Why Cut Taxes Right Now?

Everyone hates taxes, right?  I know I certainly do.  You may not think so based on the title of this post, but I get it.  As every American probably knows, the big move right now is to reform taxes.  The President wants to cut taxes.  The Republican House and Senate seem to be moving forward.  I guess I’m just not sure: Why cut taxes?  At least right now.

Does Anything Get Fixed With The New Proposals?

My biggest concern with what I’m reading is that things don’t seem to get fixed.  When I look at taxes, the problem I have is how arbitrary things are.  You have, as an example, a $3,000 limit if you lose money on stocks.  That’s the most you can write off in a year.  This is completely arbitrary.

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Remember When Federal Budget Deficits Mattered?

It’s so interesting watching the latest talk from Washington come through.  It’s all about potential tax cuts and what they mean.  President Trump is touting a plan that would lower taxes for many businesses and people.  He claims it will help the middle class.  Pundits argue it mostly helps the rich.  Either way, it’s interesting that very little attention is given to the budget deficits and the impact that the plan would have.

Budget Deficits

For as long as I can remember, the federal government has run a budget deficit.  There were a couple of years under President Clinton when there was a surplus.  However, that seems to have been a blip on the radar, and very much an anomaly.

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Do You Believe These Money Myths?

There are a lot of different things you’ll read when it comes to your money.  The personal finance world has lots of people with many opinions.  I’m one of them!  But with so much out there, it can often get confusing.  What do you believe?  What’s true and what’s a suggestion?  I don’t have all the answers.  But there are a few money myths that I’ve seen come up more than a few times.

#1: Always Pay The Higher Interest Loan First

The higher the interest rate means that less of your payment goes to your principal.  This is true.  So, you should always pay the highest interest loan first, right?

Not always.

I think you have some flexibility here.  If you have a loan with a low balance, maybe consider paying that off first.  It will free up some cash flow.  Plus, paying off a loan will give you a ‘win’ on your scorecard.  Those can be very important and might be worth a few bucks in higher interest in the short term.

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Going All In On Itemized Deductions

Since being married, my wife and I have always been able to itemize our deductions.  Between mortgage interest, property taxes, and state taxes, our itemized deductions have always exceeded the standard deduction amount.  This has been great come tax time.  But, it looks like the ability for us to itemize is coming to an end.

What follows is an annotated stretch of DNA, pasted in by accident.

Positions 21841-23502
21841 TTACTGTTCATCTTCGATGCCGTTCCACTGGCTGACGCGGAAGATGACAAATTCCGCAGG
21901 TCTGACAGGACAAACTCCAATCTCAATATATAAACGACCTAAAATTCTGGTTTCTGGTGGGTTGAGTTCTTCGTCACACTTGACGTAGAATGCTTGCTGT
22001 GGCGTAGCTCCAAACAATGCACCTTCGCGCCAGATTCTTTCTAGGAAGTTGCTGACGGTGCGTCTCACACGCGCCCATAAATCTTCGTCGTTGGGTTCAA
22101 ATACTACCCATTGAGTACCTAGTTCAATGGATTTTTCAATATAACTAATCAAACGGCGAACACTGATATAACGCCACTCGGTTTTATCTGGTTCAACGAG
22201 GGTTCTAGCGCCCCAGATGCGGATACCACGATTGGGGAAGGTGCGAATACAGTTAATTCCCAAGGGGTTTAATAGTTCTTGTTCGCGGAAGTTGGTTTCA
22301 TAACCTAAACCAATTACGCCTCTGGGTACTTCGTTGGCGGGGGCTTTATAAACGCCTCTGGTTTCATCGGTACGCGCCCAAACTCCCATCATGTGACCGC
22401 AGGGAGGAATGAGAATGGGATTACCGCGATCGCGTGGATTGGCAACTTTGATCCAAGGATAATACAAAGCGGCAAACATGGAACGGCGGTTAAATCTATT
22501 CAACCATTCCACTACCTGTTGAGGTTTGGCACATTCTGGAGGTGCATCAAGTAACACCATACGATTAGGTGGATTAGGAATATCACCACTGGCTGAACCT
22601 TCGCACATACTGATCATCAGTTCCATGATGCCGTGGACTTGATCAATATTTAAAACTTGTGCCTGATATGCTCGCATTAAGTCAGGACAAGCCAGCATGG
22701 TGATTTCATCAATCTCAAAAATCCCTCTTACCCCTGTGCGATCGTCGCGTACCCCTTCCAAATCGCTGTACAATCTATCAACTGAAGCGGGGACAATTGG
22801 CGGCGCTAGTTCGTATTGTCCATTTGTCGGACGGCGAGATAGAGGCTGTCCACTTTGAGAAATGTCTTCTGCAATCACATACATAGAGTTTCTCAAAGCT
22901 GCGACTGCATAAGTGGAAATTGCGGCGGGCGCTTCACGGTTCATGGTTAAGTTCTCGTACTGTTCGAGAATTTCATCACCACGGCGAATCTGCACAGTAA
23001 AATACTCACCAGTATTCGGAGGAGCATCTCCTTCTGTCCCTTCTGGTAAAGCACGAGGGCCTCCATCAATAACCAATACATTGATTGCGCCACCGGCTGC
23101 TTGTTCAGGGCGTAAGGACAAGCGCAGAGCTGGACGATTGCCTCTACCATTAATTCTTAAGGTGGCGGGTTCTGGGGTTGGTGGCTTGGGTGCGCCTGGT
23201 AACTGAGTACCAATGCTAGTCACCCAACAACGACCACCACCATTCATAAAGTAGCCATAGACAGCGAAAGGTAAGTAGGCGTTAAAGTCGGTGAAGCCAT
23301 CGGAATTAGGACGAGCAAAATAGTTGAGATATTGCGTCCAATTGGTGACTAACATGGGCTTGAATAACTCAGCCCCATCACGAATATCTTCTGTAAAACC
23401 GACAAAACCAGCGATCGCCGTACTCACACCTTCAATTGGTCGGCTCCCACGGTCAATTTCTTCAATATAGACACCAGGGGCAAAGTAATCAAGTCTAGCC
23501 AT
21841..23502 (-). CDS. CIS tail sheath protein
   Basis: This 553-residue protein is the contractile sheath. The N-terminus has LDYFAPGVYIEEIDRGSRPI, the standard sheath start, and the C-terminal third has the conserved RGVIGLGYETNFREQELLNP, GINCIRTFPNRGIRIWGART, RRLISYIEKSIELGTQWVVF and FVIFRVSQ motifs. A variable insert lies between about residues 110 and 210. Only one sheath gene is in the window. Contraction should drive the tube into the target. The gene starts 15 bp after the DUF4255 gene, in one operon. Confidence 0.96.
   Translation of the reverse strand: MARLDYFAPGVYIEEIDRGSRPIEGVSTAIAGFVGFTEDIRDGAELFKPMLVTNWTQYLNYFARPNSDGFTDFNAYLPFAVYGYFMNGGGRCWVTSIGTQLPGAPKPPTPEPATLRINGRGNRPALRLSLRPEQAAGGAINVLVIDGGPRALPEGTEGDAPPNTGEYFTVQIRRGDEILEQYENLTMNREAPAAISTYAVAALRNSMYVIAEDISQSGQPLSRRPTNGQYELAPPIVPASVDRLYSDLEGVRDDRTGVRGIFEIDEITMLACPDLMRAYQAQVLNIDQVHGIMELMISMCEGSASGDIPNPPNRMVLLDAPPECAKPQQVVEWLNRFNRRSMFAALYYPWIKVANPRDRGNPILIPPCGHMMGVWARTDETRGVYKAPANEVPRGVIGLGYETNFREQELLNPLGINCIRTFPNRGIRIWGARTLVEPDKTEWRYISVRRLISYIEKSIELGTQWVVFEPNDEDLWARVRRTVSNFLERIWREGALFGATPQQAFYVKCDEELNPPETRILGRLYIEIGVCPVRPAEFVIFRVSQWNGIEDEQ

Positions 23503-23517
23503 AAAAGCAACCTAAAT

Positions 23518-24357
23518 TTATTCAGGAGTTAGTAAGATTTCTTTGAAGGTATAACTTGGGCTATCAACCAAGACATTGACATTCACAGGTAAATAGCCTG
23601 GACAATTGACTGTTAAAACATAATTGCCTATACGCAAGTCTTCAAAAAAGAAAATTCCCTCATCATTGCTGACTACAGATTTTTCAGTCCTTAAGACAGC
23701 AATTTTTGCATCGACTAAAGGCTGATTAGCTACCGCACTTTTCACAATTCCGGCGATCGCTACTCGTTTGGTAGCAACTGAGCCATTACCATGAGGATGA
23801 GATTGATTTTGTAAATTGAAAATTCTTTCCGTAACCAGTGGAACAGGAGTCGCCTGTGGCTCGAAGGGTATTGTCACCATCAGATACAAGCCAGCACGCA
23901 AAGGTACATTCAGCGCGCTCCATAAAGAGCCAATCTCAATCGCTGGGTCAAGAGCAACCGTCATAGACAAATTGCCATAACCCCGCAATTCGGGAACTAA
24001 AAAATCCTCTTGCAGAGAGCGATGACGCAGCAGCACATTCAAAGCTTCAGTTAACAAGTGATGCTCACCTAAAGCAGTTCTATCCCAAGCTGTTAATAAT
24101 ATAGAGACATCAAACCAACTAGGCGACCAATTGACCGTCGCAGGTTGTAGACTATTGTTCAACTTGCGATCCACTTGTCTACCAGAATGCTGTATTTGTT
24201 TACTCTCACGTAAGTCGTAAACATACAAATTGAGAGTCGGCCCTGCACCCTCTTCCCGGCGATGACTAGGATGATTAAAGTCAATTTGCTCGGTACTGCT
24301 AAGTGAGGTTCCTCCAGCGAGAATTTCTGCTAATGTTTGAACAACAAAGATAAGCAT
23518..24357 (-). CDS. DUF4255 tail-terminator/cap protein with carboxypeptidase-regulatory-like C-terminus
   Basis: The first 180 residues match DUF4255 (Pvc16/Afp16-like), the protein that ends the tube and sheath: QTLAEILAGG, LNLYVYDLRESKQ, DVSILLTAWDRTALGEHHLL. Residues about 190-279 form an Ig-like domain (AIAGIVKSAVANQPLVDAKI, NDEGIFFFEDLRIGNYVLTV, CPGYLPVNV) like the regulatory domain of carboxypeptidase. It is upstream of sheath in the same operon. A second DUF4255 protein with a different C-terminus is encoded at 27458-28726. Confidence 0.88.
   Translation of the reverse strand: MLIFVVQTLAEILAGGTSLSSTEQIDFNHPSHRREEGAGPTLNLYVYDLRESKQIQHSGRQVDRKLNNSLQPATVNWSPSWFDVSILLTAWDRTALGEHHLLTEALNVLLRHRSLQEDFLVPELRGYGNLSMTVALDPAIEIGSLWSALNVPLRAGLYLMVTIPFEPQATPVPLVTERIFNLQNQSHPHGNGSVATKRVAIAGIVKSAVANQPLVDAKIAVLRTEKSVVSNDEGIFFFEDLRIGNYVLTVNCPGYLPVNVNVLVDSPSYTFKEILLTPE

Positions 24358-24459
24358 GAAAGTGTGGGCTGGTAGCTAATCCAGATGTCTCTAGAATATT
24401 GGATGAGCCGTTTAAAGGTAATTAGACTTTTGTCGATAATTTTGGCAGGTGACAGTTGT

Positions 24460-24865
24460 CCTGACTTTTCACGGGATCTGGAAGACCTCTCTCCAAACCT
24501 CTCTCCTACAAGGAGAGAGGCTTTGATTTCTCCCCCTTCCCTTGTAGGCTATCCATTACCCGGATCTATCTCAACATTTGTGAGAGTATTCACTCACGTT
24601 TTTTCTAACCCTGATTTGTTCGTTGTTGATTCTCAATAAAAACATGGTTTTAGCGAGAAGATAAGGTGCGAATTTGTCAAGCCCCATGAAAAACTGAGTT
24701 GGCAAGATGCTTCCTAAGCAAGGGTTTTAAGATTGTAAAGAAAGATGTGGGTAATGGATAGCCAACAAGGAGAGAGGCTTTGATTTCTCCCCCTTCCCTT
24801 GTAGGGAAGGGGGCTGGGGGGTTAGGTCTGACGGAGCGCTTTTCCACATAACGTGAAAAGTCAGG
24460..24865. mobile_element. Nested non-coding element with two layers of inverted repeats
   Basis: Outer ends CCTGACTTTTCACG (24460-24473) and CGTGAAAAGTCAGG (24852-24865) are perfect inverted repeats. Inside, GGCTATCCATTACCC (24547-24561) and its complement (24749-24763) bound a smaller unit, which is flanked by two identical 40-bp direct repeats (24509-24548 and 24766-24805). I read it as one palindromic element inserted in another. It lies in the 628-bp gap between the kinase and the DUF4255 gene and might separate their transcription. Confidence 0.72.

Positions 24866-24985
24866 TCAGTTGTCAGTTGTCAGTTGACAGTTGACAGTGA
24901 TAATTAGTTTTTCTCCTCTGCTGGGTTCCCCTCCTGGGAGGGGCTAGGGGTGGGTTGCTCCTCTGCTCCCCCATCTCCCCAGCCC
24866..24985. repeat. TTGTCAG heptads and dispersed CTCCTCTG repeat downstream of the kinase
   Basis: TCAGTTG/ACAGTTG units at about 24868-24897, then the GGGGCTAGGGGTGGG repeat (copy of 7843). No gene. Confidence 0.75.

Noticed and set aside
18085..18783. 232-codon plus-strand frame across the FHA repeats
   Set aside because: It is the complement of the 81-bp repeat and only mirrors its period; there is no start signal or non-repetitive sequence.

As such we’re going all in this year.

Why Itemized Deductions May Not Happen After This Year

Over the past couple of years, I’ve noticed that the gap between our itemized deductions and the standard deduction has gotten smaller. The main culprit is our mortgage interest.  We are just over five years into our fifteen year mortgage.  Each month a bigger chunk goes toward principal and less toward interest.  In the grand scheme of mb-201403stacksthings, this is fantastic, but it definitely changes strategy when it comes to itemizing.

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Does Being Too Close To Money Make People Turn Evil?

The latest scandal in the banking industry has my shaking my head.  For those who haven’t heard, Wells Fargo is in it deep because they basically set quotas for the number of add on services that employees were required to sell.  This was pushing people to go above and beyond normal circumstances, opening accounts without permission, forging signatures, pressuring family and all sorts of fun stuff.  So I have a simple question: Does money make people evil?

Still In The Cycle Of Corruption

Basically, more awful behaviors in an industry that has the stench of a lot of awful behaviors.  I mean, nobody has forgotten the subprime mortgage crisis, right?

It just got me to wondering why this stuff keeps happening.  I’ve heard that we should break up the banks to make them smaller, or taking certain functions (like investing) away from banks.  All sorts of things, but I’m not sure any of that would work.

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Should You Buy A Franchise?

When people think of franchises, they often think of fast food chains that could cost more than a million dollars to start. A McDonald’s franchise, for example, requires a minimum of $750,000 in liquid assets. While signup costs include the cost of construction and equipment, they can range from $1 million to $2 million depending on location. The good news is that once the business is operating smoothly, revenues average around $2.5 million a year.  Is franchise ownership something to consider?

While the idea of opening up a fast food restaurant can be profitable, the cost of entry is what prevents most people from making the leap to having their own business. Unless they are already established business people, it’s difficult to get a bank loan large enough to cover initial costs.

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